• Iran’s nukesExpert: Iran falsely accusing U.S. of violating nuclear deal to gain more concessions

    Iranian warnings against the passage of the Iran Sanctions Act (ISA) reflect “a broader strategy” in pursuit of additional sanctions relief, a senior analyst at the Foundation for Defense of Democracies, wrote in a policy brief on Saturday. The ISA was originally passed in 1996, targeting Iran’s energy sector and expanding U.S. secondary sanctions. The House of Representatives overwhelmingly approved a ten-year extension of the act earlier this month. In order to be renewed, the legislation must now pass the Senate and be signed into law by President Barack Obama.

  • JASTABritain faces U.S. legal claims as a result of new terror-sponsors law

    Senior British political and military figures have warned that Britain faces a wave of legal claims from U.S. lawyers — and could even be taken to court by victims of ISIS follower Jihadi John. The warning comes in the wake of Congress passing the controversial Justice Against Sponsors of Terrorism Act (JASTA), which permits U.S.-based lawyers to sue foreign states for not doing enough to tackle terrorism, and limit terrorist activities by their citizens.

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  • OversightCalls for creating centralized congressional focus on homeland security

    In preparation for the organization of the 115th Congress, the co-chairs of the Blue Ribbon Study Panel on Biodefense last week delivered a letter to Congressman Pete Sessions (R-Texas), chair of the Committee on Rules, asking that special consideration be given to the jurisdiction of the House Committee on Homeland Security. The letter says that current congressional oversight structure is severely fractured, resulting in reactive policymaking that threatens America’s ability to combat biological threats.

  • On the HillTaking stock of the House’s actions to address the threat of Islamist terror

    The House Homeland Security Committee says that we should to take stock of the “work the House of Representatives has done and continues to do to address the persistent threat we face from radical Islamist terrorists.” The House has passed dozens of bills aimed at bolstering U.S. efforts to fight terror at home and abroad, and the House Homeland Security Committee will “continue to lead the charge to do more to protect our homeland and our allies.”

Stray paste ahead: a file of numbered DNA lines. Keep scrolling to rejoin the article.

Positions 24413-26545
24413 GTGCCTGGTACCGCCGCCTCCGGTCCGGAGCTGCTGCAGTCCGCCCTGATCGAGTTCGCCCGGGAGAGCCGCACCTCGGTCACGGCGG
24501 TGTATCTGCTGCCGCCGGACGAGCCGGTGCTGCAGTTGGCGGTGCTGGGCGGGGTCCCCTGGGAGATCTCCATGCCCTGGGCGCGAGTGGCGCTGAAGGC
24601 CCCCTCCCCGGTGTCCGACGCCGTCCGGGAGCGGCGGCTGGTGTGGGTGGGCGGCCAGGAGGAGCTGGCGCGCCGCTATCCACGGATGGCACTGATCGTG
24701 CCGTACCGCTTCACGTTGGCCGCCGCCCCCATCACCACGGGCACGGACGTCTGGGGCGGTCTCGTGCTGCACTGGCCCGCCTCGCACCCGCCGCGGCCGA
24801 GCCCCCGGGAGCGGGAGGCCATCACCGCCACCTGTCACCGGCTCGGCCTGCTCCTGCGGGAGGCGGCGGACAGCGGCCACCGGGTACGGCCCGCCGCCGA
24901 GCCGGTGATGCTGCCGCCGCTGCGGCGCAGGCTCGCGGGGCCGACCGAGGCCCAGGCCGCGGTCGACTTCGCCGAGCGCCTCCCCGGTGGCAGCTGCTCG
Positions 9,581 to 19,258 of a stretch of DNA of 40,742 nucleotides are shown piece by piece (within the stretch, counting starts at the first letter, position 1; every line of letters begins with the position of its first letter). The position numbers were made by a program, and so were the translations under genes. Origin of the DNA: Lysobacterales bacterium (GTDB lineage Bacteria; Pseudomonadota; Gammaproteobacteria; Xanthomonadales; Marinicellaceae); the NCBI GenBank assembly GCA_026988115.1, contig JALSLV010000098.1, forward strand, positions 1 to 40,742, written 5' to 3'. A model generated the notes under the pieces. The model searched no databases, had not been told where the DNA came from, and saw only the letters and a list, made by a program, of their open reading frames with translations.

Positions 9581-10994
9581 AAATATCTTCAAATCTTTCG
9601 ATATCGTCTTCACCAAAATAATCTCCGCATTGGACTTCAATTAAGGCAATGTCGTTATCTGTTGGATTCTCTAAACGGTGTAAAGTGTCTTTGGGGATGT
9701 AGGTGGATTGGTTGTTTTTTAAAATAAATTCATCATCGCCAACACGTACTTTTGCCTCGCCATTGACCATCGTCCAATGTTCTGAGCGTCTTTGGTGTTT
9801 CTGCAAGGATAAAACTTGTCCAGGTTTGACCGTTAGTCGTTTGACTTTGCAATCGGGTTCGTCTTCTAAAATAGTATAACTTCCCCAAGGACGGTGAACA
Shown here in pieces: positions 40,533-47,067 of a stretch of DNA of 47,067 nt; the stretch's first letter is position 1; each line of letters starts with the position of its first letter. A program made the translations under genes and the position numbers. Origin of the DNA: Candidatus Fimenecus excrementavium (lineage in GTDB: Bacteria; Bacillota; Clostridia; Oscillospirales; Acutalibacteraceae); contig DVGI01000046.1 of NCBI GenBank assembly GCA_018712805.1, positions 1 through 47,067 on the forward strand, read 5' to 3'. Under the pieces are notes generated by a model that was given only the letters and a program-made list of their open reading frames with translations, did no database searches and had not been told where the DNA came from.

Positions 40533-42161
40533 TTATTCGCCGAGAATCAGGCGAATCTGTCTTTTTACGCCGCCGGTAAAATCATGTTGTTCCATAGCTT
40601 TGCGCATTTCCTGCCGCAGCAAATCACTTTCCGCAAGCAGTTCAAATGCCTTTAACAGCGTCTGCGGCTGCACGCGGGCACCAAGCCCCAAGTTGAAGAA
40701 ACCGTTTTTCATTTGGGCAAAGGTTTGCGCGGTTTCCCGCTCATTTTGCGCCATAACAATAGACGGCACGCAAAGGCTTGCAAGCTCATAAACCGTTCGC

• On the HillTaking stock of the House’s actions to address the threat of radical Islamist terror

    The House Homeland Security Committee says that we should to take stock of the “work the House of Representatives has done and continues to do to address the persistent threat we face from radical Islamist terrorists.” The House has passed dozens of bills aimed at bolstering U.S. efforts to fight terror at home and abroad, and the House Homeland Security Committee will “continue to lead the charge to do more to protect our homeland and our allies.”

  • Post-JASTAFamilies of Iraqis killed during U.S. invasion, occupation to seek compensation from U.S.

    Representatives of families of Iraqis who were killed in the U.S.-led invasion of Iraq in 2003 and subsequent 8-year occupation say the families are entitled to seek compensation from the United States for damages they suffered during the war. The representatives asked the Iraqi government to prepare a lawsuit seeking full compensation from the United States over “violations by the U.S. forces.” The request was made after the U.S. Congress last week passed a law — Justice Against Sponsors of Terrorism Act (JASTA) — overriding the principle of sovereign immunity.

  • JASTACongress overrides Obama's veto of law allowing 9/11 families to sue Saudi Arabia

    The Congress on Wednesday voted overwhelmingly to override President Barack Obama’s veto of a bill which would allow families of 9/11 to sue Saudi Arabia, seeking damages for the 9/11 attacks. The Senate voted 97 to 1 to override the president’s veto, and the House voted 348 to 77 to do so. This is the first time Congress has successfully overruled a veto during Obama’s tenure.

  • JASTAJASTA exposes British soldiers, intelligence operatives to prosecution: U.K.

    Britain has expressed concerns to the United States that the Justice against Sponsors of Terrorism Act (JASTA) legislation which President Barack Obama had vetoed but which has become law after Congress on Wednesday overrode his veto, could lead to the prosecution of British military and intelligence personnel in American courts – and by hostile regimes around the world. U.K. intelligence and security agencies, MI6 and MI5, have warned about the ramifications of JASTA, as it exposes British personnel to lawsuits by American lawyers attempting to prove that U.K.-based jihadists have been involved in terror plots against U.S. targets. Even more worrisome is the fact that the weakening of sovereign immunity could result in U.K. military and intelligence personnel facing legal action from hostile states.